? ? ? ? ? ? ? ? ? Records of this teas’ existence date back as far the Tang Dynasty (618-907 AD), where legend has it, that the tea leaves cured the illness of the emperor’s mother. To show his gratitude, the emperor sent red robes to clothe the tea plants from which the leaves had been picked.
? ? ? ? ? ? ? ? ? From the four original tea plants that survived, only a few pounds of leaves are typically harvested each year and thousands of dollars are paid for just a few grams of this exquisite tea. In 2006, the government decided to place the original tea plants under protection and to stop the harvest altogether.
? ? ? ? ? ? ? ? ? Since cuttings had been taken from the parent plant and cultivated in the region, a limited amount of this treasured oolong is still on the market. Taste variations, produced by processing, differences in the soil and location of these later generation plants are now used to grade the quality of this “King of Tea” Da Hong Pao steeps
? ? ? ? ? ? ? ? ? But how does it taste? Wingert describes it this way, “Da Hong Pao has a warm and toasty flavor and a lingering floral fragrance, reminiscent of sweet-scented osmanthus flowers. Superb, even after multiple infusions.….”?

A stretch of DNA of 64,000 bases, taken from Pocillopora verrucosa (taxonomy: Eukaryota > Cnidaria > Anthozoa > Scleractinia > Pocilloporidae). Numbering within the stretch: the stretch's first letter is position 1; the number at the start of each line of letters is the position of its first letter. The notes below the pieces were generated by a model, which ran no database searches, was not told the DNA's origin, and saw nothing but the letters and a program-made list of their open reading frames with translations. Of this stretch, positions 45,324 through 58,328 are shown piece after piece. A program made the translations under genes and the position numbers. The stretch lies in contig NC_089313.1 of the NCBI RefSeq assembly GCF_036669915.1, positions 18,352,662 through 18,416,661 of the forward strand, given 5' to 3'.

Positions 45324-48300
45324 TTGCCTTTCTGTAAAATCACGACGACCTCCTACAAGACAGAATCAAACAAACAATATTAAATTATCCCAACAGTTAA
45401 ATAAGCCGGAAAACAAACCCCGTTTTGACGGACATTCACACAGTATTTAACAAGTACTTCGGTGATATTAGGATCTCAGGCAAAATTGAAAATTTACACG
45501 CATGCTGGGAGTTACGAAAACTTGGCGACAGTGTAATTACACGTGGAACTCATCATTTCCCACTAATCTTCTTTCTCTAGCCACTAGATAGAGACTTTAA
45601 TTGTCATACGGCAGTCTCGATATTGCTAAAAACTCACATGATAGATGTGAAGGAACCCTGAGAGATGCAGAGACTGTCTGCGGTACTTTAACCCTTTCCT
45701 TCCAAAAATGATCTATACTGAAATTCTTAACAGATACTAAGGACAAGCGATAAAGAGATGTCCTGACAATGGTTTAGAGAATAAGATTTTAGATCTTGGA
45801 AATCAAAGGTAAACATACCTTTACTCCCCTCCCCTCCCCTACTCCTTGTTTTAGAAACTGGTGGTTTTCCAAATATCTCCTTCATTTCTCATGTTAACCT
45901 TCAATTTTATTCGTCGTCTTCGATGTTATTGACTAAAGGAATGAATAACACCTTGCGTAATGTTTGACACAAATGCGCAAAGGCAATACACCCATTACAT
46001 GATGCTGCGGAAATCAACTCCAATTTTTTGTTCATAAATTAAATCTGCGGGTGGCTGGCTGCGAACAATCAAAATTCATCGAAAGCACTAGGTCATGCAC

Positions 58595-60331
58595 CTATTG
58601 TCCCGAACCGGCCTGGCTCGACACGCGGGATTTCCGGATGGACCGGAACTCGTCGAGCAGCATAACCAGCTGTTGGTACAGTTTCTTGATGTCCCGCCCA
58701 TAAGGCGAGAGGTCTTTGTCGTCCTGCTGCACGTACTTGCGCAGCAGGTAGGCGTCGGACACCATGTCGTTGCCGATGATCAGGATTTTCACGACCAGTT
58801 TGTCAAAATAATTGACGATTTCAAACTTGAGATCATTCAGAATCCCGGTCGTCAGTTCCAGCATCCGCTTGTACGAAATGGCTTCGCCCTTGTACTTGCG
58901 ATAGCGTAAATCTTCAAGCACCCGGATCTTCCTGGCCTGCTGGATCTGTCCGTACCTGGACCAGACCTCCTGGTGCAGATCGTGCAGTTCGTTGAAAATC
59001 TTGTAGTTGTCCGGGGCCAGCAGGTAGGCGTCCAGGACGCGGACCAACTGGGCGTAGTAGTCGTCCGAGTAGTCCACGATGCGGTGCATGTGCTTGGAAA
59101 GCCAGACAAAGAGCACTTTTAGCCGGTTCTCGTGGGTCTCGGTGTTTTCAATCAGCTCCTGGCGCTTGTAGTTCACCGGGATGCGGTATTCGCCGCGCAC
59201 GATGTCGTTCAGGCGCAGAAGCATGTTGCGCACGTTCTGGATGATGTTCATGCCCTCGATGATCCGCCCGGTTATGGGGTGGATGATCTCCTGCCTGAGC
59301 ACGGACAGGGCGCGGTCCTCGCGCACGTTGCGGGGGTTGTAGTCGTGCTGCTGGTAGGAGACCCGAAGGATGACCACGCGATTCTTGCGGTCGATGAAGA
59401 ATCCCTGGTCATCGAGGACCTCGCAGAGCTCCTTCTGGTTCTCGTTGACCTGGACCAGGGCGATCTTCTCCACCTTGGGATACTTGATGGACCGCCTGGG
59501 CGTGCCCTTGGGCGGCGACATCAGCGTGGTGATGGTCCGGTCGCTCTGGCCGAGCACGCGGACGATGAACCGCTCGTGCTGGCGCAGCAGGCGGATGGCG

May 23, 2007

Tea ‘healthier’ drink than water?

Filed under: Black Tea,Green Tea,Oolong Tea,Tea and Health,Tea preparation,White Tea — Administrator @ 3:57 pm

BBC NewsGreat article today on the BBC website of a study on tea.? It is a concise summary of tea’s benefits.? I guess we should say that a couple of cups a day helps keep the doctor and dentist away!

April 2, 2007

Out with the old….

Filed under: Black Tea,Green Tea,Oolong Tea,Tea Enjoyment,Tea in Arizona — Administrator @ 5:02 pm

It’s time again to phase out some of our teas…? The following teas are either seasonal or discontinued.? No worries,as great replacements are on the way!

  • Sencha Pina Colada
  • Miseltoe Magic
  • Kukciha Toasted
  • Fountain of Youth
  • Jasmine Pearl in a shell
  • Yunnan FOP
  • Pear Helene
  • Nutcracker Suite
  • Darjeeling FTGFOP1
  • Ti Kuan yin Floral Select
  • Happy Holidays
  • Strawberry Kiwi

We always keep your favorites in stock!

March 28, 2007

New Arrivals

Filed under: Green Tea,Oolong Tea,Tea Enjoyment — Administrator @ 5:16 pm

It’s hanami (or flower viewing in Japanese) time!? To celebrate that we have several new Cherry Themed teas.?

  • Cherry Blossom -Sencha based with a divine sour cherry flavor
  • Black Forest Temptation – a unique combination of Sencha and Mate with a cherry finish
  • Sweet Cherry – A rooibos base with lovely bing cherry flavor

In addition, we have a new black tea from Vietnam.? It makes a wonderful morning tea, that you’ll soon add to your favorites list.

More to come!